How to Take Snapshot of EC2 Instance for AWS EC2 Data Protection
If you’re using Amazon Web Services (AWS) to run EC2 instances (VMs) in Elastic Compute Cloud, you have several ways to protect your workloads against data loss caused by software failure, malware infection, accidental deletions, among other things. One option available to you is the AWS built-in backup feature for EC2 instances called EBS snapshots. This blog post explains how to create a snapshot of an EC2 instance by using EBS volume snapshots with detailed examples of the configuration process.
What Are EBS Snapshots?
EBS snapshots are incremental copies of an Elastic Block Store (EBS) volume that are stored in Amazon S3. This means that when you create an EBS snapshot for the first time, a full backup is created, and only changed data is copied for the subsequent EBS snapshots. EBS volumes are virtual disks attached to EC2 instances.
Even though EBS snapshots are stored in Amazon S3, you cannot access the snapshots in S3 storage manually. You can manage these snapshots in the EC2 Management Console.
Note: The terms AWS EC2 snapshot and Amazon snapshot are sometimes also used to refer to EBS snapshots.
How EBS snapshots work
EBS snapshots are block-level backups of EC2 instance data that represent the EBS volume at the specific point in time when the snapshot command was issued. This means that if the instance is running, the data blocks written to EBS volumes after the initiation of the snapshot-taking are not saved to the snapshot. As a result, EBS snapshots are crash-consistent and not application-consistent backups.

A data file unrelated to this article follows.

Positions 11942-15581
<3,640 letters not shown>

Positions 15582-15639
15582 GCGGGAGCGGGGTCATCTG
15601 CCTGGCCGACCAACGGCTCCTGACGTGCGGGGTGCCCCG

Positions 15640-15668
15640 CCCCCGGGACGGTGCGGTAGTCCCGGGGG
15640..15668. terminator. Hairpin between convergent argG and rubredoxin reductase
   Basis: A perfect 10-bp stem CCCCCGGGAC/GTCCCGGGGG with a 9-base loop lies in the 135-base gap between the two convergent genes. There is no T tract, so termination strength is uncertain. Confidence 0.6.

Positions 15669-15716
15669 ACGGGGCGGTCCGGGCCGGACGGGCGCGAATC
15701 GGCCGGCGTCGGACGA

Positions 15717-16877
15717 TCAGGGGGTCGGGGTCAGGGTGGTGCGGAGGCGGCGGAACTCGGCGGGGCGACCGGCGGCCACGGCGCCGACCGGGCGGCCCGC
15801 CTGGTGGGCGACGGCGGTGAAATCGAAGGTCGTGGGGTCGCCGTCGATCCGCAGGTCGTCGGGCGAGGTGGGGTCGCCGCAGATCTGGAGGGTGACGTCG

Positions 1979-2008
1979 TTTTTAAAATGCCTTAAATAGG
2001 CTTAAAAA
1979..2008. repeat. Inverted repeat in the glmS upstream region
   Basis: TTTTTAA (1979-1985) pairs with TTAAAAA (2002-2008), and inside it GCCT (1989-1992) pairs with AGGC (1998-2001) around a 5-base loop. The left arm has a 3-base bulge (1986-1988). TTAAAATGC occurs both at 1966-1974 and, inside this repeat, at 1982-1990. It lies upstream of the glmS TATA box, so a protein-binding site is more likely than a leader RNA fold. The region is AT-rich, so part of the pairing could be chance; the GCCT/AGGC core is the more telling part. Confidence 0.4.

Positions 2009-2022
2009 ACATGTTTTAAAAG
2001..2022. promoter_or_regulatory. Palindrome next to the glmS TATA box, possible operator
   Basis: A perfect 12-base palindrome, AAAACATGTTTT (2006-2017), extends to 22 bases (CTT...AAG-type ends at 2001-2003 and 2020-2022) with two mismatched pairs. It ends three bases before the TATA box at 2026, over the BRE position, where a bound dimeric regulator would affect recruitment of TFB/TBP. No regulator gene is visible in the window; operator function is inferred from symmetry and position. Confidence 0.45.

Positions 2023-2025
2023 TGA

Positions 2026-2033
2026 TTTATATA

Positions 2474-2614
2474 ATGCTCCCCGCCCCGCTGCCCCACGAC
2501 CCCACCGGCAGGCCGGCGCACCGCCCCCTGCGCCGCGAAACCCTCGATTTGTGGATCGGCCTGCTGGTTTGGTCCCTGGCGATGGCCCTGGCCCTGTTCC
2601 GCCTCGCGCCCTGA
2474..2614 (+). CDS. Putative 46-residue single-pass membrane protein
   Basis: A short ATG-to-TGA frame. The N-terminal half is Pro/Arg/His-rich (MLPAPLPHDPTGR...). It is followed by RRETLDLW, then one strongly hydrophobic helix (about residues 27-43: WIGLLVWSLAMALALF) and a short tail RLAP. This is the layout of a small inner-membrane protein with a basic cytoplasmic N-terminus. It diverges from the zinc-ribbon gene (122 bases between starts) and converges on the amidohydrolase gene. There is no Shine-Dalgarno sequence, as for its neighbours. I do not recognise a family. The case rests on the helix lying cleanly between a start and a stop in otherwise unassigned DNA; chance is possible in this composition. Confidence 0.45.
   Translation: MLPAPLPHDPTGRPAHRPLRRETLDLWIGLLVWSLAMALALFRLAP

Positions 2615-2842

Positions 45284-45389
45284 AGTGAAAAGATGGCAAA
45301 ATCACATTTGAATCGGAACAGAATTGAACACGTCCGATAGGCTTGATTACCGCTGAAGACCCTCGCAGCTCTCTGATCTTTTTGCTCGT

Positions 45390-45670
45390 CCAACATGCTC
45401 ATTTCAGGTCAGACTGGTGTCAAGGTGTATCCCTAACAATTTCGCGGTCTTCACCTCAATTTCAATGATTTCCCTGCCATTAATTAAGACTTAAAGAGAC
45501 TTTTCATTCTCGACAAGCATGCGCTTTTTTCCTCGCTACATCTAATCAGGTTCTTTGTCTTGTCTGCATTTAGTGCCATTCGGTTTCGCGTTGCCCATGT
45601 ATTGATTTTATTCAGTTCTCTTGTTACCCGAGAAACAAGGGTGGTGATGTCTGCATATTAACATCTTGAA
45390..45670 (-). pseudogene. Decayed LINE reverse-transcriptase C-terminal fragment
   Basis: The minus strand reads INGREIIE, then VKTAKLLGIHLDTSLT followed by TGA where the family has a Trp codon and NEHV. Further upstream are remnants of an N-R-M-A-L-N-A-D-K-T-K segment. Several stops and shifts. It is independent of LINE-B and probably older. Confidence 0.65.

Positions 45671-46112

Note that EBS snapshots are not the same as snapshots in the context of VMware vSphere and Microsoft Hyper-V. Hyper-V and VMware snapshots are not backups and cannot replace proper backups.
However, there are limitations to EBS snapshots, which include lack of scheduling and retention options, no possibility to create on-premises copies, as well as the complexity of creating an application-consistent EC2 snapshot to simplify recovery.
How to Create Snapshot in AWS Console for EC2 Instances
AWS Management Console is the GUI web interface used to manage all AWS computing, storage, and other resources, including creating EBS snapshots.
To access the EC2 instance for which you want to create a snapshot:
- Sign in to AWS Management Console by using an account that has the required permissions for creating EC2 instances, EBS volumes, and EBS snapshots.
- Click Services and in the Compute section, click EC2 to open the management console for EC2 instances, EBS volumes, and other EC2 features.
We have prepared an EC2 instance to demonstrate the steps to create EBS snapshots. The parameters of our EC2 instance, which we are going to back up and recover using EBS snapshots, are the following:
EC2 instance ID: i-0071290000000cb84
Instance type: t2.micro
Availability zone: eu-central-1c
EBS Volume 1: vol-0617000000000763c